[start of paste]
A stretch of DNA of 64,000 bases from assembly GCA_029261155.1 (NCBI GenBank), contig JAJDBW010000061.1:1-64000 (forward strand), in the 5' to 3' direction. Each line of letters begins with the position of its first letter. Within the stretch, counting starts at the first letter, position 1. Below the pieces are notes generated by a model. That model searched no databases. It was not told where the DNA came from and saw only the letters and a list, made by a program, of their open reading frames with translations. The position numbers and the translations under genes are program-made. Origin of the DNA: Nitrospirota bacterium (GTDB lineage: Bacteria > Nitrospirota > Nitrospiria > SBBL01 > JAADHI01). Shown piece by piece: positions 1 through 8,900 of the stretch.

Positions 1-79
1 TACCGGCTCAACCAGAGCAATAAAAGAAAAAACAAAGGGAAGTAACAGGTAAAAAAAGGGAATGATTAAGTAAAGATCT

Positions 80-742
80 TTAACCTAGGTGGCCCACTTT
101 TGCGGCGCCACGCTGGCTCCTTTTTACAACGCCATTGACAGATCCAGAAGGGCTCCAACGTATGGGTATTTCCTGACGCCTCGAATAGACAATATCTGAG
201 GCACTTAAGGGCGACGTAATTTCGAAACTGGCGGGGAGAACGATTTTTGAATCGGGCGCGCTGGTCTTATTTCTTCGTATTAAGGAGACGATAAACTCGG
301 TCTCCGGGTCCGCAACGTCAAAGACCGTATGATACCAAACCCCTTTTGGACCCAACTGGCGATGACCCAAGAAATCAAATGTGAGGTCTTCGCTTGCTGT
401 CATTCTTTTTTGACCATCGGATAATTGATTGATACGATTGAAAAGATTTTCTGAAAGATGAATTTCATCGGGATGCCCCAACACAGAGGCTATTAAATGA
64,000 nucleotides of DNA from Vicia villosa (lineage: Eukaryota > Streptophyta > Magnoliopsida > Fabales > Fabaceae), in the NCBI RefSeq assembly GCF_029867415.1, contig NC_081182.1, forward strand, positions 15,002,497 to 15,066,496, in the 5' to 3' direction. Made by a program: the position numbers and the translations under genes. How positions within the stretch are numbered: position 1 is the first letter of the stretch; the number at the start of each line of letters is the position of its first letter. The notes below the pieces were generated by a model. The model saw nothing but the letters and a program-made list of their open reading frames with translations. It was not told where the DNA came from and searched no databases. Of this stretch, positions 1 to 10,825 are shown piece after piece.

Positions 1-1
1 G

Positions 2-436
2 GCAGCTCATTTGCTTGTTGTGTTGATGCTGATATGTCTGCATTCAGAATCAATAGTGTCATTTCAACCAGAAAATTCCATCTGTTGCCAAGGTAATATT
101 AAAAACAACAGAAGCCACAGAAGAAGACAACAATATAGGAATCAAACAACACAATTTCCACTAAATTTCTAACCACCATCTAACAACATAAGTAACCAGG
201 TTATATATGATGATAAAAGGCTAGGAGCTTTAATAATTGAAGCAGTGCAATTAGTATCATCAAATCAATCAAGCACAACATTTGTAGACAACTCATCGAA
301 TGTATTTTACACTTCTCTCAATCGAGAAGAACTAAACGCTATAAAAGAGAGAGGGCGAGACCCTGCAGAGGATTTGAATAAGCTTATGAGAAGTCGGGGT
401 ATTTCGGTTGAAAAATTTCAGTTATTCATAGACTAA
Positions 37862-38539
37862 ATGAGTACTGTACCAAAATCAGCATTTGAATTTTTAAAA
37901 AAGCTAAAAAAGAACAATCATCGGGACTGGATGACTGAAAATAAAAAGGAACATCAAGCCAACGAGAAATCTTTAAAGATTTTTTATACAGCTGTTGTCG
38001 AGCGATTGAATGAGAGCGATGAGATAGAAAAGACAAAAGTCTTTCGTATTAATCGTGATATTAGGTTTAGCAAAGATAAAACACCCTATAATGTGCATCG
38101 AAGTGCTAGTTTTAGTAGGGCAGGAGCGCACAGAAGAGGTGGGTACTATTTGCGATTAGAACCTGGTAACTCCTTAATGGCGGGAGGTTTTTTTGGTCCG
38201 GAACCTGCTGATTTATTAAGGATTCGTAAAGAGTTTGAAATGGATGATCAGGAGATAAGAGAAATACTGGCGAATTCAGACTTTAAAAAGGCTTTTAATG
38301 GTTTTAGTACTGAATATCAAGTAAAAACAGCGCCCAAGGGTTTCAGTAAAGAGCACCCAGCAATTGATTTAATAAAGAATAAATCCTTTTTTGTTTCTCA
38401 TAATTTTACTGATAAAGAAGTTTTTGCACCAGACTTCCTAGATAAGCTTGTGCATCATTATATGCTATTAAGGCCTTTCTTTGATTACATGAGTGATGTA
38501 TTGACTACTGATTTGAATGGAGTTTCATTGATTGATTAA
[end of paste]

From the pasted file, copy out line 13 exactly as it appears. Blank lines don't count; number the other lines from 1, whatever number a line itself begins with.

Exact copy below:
Positions 2-436